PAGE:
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More Digital Home Opinion

  • Opinion: Nyan Cat Sneaks Into Spotify's Latest Update

    Love it or hate it, the trippy internet sensation Nyan Cat is slowly starting to take over the computing world. If you still haven't seen the hundreds of variations of the YouTube cat meme (my personal favorite is the Jackson 5 remix), then you may have just managed to avoid the Nyan Cat games, animated wallpapers, and Windows 7 loading bar.

  • Opinion: Why I'm Not One of the 89 Percent Getting Another iPhone

    Whenever I tell someone that my next phone probably won't be an iPhone, the reaction is always the same: the eyes widen and the tone of voice shifts to complete surprise. "Why not?"

  • Opinion: Bored With Buckyballs? Try Buckycubes

    You’ve played with them before; you know you have. They’re tiny, they clank when they smack together, and they provided countless hours of fun. Sadly, sometimes Buckyballs can get boring. But thankfully, we now have some rare-earth magnetic cubes at our disposal.

  • Opinion: 'World's Smallest Camera' Goes on Sale

    Hammacher Schlemmer now sells what it claims to be the world's smallest camera for $100. The miniature digicam is small enough to rest on a finger, measuring 1.125 inches long, 1 inch wide and 1.062 inches deep.

  • Opinion: Mechatronic Security Robot Is Remarkably Formidable

    I’m constantly amazed by the creativity that goes into the random things I find on the Internets, and this bad-ass robot built by the Beatty Family is no exception. This isn’t your ordinary security bot, no sir; rather, it's an armored beast weighing in at 45 pounds that can defend itself with a mounted turret capable of firing 1,000 plastic or metal pellets a minute.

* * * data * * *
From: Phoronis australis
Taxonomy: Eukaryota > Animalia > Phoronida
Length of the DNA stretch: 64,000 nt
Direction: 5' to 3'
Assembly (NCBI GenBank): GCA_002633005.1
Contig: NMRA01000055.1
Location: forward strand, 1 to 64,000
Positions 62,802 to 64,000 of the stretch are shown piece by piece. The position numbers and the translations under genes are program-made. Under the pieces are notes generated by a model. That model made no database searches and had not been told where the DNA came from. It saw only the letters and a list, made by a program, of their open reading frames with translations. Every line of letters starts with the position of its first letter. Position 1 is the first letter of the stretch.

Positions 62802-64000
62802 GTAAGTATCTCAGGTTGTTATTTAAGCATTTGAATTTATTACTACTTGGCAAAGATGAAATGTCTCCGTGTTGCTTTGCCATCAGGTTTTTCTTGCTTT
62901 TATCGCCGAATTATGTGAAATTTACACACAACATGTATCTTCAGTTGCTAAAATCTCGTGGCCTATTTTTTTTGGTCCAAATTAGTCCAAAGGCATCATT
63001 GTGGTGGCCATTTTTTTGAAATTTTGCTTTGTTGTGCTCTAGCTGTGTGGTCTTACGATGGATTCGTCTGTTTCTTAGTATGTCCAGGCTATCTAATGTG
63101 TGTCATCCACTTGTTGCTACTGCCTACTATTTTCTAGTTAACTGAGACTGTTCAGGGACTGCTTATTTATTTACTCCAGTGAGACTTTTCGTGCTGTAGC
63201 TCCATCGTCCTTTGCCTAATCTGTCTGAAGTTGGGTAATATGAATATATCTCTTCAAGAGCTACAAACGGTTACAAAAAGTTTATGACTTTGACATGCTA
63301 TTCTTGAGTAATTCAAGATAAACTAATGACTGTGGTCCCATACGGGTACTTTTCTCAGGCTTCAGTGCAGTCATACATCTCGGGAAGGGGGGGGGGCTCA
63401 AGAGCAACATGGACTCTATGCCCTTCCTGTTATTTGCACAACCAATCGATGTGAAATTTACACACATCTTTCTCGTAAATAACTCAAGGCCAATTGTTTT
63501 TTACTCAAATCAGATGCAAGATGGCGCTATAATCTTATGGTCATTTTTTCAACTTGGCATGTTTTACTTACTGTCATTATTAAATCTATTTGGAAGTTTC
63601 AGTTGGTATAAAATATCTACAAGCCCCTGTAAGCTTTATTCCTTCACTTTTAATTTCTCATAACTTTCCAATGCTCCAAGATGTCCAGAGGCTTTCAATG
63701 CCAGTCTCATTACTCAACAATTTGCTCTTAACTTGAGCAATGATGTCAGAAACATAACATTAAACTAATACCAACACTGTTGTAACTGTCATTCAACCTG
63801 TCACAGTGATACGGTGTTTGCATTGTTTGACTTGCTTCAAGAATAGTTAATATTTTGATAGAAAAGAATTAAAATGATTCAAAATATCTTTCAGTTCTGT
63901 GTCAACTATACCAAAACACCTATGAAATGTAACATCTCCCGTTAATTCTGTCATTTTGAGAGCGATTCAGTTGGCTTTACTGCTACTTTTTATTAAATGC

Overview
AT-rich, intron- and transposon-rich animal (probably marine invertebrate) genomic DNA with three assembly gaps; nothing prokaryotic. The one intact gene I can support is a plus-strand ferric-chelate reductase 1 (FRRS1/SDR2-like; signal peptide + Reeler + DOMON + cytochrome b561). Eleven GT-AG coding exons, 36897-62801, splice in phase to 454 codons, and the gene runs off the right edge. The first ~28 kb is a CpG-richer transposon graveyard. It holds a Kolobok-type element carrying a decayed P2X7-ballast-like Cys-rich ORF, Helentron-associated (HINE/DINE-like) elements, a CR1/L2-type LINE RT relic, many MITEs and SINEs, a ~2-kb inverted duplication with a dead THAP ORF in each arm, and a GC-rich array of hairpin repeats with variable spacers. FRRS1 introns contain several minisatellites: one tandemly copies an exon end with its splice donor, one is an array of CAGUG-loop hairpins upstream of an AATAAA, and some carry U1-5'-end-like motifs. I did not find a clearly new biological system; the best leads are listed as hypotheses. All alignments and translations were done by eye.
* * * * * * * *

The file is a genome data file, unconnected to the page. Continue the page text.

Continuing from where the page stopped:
• Opinion: Facial Recognition: Facebook Photo Matching Just the Start

    The Internet was in an uproar earlier this year following Facebook's launch of facial recognition software for its photo services, enabling users to identify their friends in photos automatically--and without their permission. Though critics described that move as creepy, the controversial technology may now be on the verge of widespread use.

  • Opinion: You Can Now Borrow Kindle Books from Libraries

    In a surprise move Wednesday, Amazon announced that 11,000 libraries throughout the United States are now able to loan books to Amazon Kindles. While libraries have been able to lend e-books to readers for some time now, this is the first time they've been able to do it in the Kindle format.

  • Opinion: Wireless Speaker System as Easy as Twisting in Lights

    How many journalists does it take to set up a wireless audio system? Hopefully just one; the same number required to screw a couple AudioBulbs, a new LED light and speaker system from GiiNii International, into a couple lamps or light fixtures. Once paired with an AudioBulb base station (pictured above), which doubles as an iPod dock, you have a complete wireless audio system with minimum setup time.

  • Opinion: Windows Phone 7, Day 19: Diving Into the Office Hub

    Today I am continuing the conversation from Day 18 about productivity on the go with a "Mango" smartphone. The Office Hub in Windows Phone 7 sets the device apart from the competition as a platform for mobile productivity.

  • Opinion: Little Mr. Roboto Set to Take on Ironman Triathlon